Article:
Throughout the country, this distinctive Estonian culture could be seen in the song arenas. The overthrow of the Russian occupation came about due to the singing revolution. Arenas or stages can be spotted in many towns where traditional folk songs were sung in defiance of the regime. For us, the most striking was in the castle grounds in Viljandi. Music played a key part in the development of the Estonian nation as well as in its more recent branding, as exemplified by its hosting of the Eurovision Song Contest in 2002.
As part of its hosting Eurovision, Estonia tried to emphasise its links with it Nordic and Baltic neighbours. Historically, these have been strong, as exemplified by its role in the Hanseatic league of trading cities in the 14th-17th centuries which was behind the construction of the fine town hall in Tallinn.
The ancient city of Tartu was also a member but modern-day links with Nordic countries was more easily (and enjoyably!) seen in the innovative cuisine that can be found there and across Estonia. At Restoran Umb Roht in Tartu, gone were the beige, meat & potato based cuisine you might expect from a former soviet republic, instead replaced by leaks baked with panco crumbs, lamb with beetroot & a goats cheese moose. In Kuressaare, Retro Kohvik didn’t have lager & cheese crisps but delicious rye craft ales & local artisan cheeses in a hipster environment. In Tallinn, Porgu had a dozen beers on draft and many more bottles, all from local sources. Throughout the country, good, innovative food can be found which equalled that found in some of the (much larger) world cities.
The Nordic theme can be seen elsewhere with the emphasis on a tech-based economy, the fast drive for a more liberal economy in the decades after the revolution[3,7] and, even, in the Estonian passion for Spas. Estonia’s not a large country; we joked that as Estonia’s 10th city, Kuressaare on Saaremaa was the equivalent of Stoke in the UK or in the US San Diego. In reality, it a charming town of 13,500 or so but, like so much of the country, it packs a punch. Tallinn rightly gets much of the attention with its charming walls, trendy bars and upcoming hipster area Kalmaja. But for us, the days on Saaremaa were the best part of the road trip with its pretty (if flat) woodland, its pretty coastline and its good cooking.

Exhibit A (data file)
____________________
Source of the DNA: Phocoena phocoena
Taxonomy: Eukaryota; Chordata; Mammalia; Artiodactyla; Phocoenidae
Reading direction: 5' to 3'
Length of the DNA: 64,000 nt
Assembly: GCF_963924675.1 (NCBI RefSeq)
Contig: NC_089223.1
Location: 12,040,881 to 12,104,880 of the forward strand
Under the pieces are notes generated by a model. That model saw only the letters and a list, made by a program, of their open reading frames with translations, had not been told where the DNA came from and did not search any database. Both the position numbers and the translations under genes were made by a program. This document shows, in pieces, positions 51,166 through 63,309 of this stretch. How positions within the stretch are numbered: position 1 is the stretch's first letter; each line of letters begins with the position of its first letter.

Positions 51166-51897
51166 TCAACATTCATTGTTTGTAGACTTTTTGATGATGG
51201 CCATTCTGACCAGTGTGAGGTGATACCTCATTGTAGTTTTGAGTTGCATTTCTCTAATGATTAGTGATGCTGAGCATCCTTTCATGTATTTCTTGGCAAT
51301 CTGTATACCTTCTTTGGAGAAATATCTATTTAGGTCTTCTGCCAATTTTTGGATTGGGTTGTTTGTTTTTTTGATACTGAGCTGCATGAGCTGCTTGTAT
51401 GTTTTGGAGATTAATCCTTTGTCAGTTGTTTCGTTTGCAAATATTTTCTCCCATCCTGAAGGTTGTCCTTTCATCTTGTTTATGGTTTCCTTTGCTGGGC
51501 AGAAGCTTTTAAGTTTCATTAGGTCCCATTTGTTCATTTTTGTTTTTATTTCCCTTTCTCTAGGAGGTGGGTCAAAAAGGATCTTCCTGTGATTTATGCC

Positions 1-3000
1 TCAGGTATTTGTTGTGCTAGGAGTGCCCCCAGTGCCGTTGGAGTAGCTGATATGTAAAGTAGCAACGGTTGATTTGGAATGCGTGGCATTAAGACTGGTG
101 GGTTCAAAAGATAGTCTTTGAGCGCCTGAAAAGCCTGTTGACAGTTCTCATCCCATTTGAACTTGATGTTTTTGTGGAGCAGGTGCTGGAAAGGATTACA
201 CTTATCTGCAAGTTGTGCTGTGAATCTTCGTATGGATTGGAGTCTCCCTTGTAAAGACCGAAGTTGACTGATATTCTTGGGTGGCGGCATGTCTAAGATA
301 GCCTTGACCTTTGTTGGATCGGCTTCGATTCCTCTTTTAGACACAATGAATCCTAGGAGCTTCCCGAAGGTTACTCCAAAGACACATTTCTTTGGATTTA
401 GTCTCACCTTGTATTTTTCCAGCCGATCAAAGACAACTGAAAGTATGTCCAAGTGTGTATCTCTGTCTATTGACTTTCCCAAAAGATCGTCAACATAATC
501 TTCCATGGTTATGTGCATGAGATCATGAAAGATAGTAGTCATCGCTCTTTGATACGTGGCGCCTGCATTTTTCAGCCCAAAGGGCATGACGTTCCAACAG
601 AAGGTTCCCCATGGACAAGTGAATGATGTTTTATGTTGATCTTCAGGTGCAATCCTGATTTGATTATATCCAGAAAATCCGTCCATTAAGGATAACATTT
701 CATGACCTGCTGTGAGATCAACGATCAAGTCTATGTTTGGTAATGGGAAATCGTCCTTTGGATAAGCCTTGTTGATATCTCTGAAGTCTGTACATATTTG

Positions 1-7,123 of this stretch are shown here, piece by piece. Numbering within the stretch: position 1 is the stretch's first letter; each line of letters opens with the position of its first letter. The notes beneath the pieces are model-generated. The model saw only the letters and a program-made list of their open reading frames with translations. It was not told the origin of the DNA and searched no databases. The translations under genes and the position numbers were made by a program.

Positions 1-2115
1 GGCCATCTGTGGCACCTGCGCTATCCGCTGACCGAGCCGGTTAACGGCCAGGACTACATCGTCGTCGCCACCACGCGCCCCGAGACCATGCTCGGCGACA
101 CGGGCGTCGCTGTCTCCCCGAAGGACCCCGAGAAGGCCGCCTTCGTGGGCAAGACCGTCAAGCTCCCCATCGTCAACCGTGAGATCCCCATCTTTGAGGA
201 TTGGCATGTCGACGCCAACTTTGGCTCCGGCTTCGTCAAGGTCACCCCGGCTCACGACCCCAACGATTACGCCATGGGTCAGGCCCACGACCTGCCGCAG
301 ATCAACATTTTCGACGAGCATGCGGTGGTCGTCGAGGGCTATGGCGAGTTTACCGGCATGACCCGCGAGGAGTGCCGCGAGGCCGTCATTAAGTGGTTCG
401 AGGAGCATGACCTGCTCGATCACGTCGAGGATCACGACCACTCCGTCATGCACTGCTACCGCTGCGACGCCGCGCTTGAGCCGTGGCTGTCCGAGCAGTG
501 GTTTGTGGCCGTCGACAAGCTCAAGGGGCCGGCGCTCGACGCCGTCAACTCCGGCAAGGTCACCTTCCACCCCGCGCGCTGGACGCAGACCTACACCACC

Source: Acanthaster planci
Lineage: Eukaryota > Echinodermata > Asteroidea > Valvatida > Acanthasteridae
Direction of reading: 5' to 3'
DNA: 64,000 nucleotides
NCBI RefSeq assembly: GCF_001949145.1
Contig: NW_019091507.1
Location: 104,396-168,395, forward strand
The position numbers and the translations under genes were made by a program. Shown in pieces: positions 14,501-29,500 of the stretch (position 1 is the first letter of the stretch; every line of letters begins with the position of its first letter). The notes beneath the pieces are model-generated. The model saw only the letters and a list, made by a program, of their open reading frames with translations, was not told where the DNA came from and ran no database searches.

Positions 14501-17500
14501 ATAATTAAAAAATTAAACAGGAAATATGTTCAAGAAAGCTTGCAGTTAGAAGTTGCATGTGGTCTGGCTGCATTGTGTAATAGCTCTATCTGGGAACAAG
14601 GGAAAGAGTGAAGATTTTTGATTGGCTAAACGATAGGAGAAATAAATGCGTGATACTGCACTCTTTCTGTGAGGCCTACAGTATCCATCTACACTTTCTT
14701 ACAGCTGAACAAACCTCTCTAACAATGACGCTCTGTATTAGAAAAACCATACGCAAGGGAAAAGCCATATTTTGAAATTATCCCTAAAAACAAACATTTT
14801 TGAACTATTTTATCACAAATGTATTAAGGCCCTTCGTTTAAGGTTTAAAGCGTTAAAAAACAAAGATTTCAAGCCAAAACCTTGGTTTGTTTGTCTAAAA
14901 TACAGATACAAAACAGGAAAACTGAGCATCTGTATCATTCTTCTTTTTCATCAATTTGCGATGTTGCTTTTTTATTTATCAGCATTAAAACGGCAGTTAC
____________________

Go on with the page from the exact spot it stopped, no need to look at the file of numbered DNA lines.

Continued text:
Brand Estonia attracted us with it inter-play of history and natural beauty. What we found was a country which was a little more nuanced than the branding indicated. Like its geography, it lacked showy high points, instead revealing intriguing corners and depths to this corner of the Baltic states.
 Cernov, I. & Kisseljova, L. (1995) The Future of Russian Culture in Estonia. World Affairs, 157(3), pp.143-146
 Ellis, J. & Wood, K. Revolution by Song: Choral Singing and Political Change in Estonia. Remembrance and Solidarity Studies, 3. European Network Remembrance & Solidarity, URL: http://www.enrs.eu/
 Fischer, D. (2016) Making a Mark—Time Changing Politics from Estonia: An Alternative Idea for the British, Bulgarian and Estonian EU Presidency. Baltic Journal of European Studies, 6(1:20), pp.175-191.
 Gaimster, D. (2005) A Parallel History: The Archaeology of Hanseatic Urban Culture in the Baltic c. 1200-1600. World Archaeology, 37(3), pp.408-423
 Jordan, P. (2014) The Modern Fairy Tale: Nation Branding, National Identity and the Eurovision Song Contest in Estonia. Tartu: University of Tartu Press.
 Kivirähk, J. (2014) Integrating Estonia’s Russian-Speaking Population: Findings of National Defense Opinion Surveys. Tallinn: RRKK/ICDS.
 Lindstrom, N. (2015) Wither Diversity of Post-Socialist Welfare Capitalist Cultures? Crisis and Change in Estonia and Slovenia. European Journal of Sociology, 56(1), pp.119-139.
 Schulte Beerbühl, M. (2012) Networks of the Hanseatic League. European History Online (EGO). URL: http://www.ieg-ego.eu/schultebeerbuehlm-2011-en
 Sikk, A. (2015) Estonia’s 2015 election result ensures the Reform Party will continue to dominate the country’s politics. LSE EUROPP Blog, URL: http://bit.ly/17QkrHD
 Smith, D. (2014) The situation in Ukraine highlights the need for Estonia and Latvia to promote greater integration among their ethnic Russian populations. LSE EUROPP Blog, URL: http://bit.ly/1osjqXK
 Waever, O. (1992) Nordic Nostalgia: Northern Europe after the Cold War. International Affairs. 68(1), pp.77-102.